Stripping Project Management to Its Core: Closing or... Learning how to Learn

Project closures tend to be executed in a quick & superficial manner. People want to get rid of the project and move on to something new, as soon as possible. Unfortunately, doing this, means you are wasting a great opportunity to learn and improve. In this article, I would like to go through they key steps of a good project closure and argue that, doing this right, is key to learning and development.

Did you pay your debts?

Just like any outstanding member of society pays his/her debts on time, projects need to do the same. Once you have delivered the project and its promise, it is time to close everything by starting with paying debts.
By debts, don’t think only of contracts with suppliers and the money involved in these contracts. Think also of debts towards individuals: Does the team deserve a bonus? Do you need to reward special contributors?

Debts can be financial, moral, political, psychological, etc. Make sure you take them all into account and pay them appropriately.

Did you deliver what was planned?

A project must be evaluated before it can be considered closed. The main question that needs answering is: Did the project actually deliver what was planned?

The answer to this question will be given by the project team, important stakeholders and the end users of what has been delivered. Make sure all the important parties are involved in evaluating the end deliverables, and giving their vote on the closure of the project.

Did you achieve the desired benefits?

This is a questions which, depending on the context of the project, can take quite some time to answer. For some projects, you can give a good answer only once a number of months have passed since delivering the project. Nonetheless, this doesn’t mean you should skip the question. On the contrary. Projects are not just about creating deliverables, they are first and foremost about delivering benefits.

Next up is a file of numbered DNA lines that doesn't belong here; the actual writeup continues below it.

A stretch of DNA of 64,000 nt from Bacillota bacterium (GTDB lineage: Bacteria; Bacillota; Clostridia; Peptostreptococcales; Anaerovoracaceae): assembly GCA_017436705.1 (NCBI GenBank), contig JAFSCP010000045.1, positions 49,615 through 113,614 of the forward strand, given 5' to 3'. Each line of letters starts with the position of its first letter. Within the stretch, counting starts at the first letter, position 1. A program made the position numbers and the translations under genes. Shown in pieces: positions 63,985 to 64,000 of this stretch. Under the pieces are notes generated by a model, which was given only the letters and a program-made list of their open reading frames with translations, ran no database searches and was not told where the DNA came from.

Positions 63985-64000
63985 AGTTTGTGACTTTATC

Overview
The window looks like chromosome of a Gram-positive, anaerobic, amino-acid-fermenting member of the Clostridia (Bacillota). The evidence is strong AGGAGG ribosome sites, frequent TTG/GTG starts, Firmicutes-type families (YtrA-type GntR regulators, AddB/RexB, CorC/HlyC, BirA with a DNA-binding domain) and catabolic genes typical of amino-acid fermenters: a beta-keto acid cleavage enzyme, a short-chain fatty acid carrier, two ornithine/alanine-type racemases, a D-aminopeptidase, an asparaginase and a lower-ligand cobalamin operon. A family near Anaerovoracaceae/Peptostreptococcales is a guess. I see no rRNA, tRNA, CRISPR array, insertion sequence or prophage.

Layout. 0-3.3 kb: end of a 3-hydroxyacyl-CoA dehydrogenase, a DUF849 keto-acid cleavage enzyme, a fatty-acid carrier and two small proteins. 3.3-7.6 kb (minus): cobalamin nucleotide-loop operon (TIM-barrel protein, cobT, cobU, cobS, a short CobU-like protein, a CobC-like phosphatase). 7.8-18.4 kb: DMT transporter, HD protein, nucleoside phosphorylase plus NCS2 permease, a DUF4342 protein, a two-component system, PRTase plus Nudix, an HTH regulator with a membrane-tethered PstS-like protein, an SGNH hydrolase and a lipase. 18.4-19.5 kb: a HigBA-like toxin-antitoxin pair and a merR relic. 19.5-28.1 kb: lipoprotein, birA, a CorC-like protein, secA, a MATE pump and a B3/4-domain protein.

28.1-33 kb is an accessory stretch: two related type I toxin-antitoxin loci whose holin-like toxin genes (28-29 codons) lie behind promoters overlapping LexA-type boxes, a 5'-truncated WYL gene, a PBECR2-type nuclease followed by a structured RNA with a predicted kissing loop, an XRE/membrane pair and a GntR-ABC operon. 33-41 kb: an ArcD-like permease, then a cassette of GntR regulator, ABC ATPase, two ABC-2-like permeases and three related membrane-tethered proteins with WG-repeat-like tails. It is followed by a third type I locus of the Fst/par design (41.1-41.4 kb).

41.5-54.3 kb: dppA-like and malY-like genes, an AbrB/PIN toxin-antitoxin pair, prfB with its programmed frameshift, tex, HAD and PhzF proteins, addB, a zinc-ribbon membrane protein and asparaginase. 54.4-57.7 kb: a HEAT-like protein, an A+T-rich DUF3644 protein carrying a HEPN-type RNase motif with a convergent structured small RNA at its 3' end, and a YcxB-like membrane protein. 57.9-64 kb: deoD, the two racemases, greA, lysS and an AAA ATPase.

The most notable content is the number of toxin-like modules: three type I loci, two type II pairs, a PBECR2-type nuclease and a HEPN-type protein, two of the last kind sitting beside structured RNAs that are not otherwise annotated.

What’s different between the end results and your plans, and why?

As with anything in life, people will have different opinions on the degree of your project’s completion. Make sure you talk through the deliverables where people seem to have different perspectives. Listen to them carefully and learn the source of these discrepancies in perspective. They might be caused by simple misunderstandings or they might be real problems that need to be tackled before the closure of the project.

Also, don’t forget to compare the benefits you expected to those you actually achieved.

What did you learn?

Before closing the project, you should ask two final questions. There first is: what did you learn on this project? Even if you don’t consider this to be true, any project is a learning experience. The scale of learning will be different between projects but you always learn something. Make sure you write things down: both positive and negative lessons about the project delivery.

One not so obvious tip is to spend more time focusing on the positive lessons. Think about what went well, make sure you capture everything and do more of the same in the future. Focusing too much on the negatives only fosters blame games and non-productive behaviors & outcomes.

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What will you do differently?

Learning without practice has very little value. Once you are clear on what you have learned from this project’s delivery, write down what you will do differently on your next project and actually do it. This is key to making sure you always keep an open mind and you improve yourself from project to project.

Conclusion

This article ends our pretty long series on Stripping Project Management to Its Core. I hope you’ve enjoyed it and you consider it a useful exercise. Any feedback you have out it is welcome, so don’t hesitate to leave a comment.

Related content:

Learning from New Product Development Projects
Stripping Project Management to Its Core: Executing & Controlling a Project

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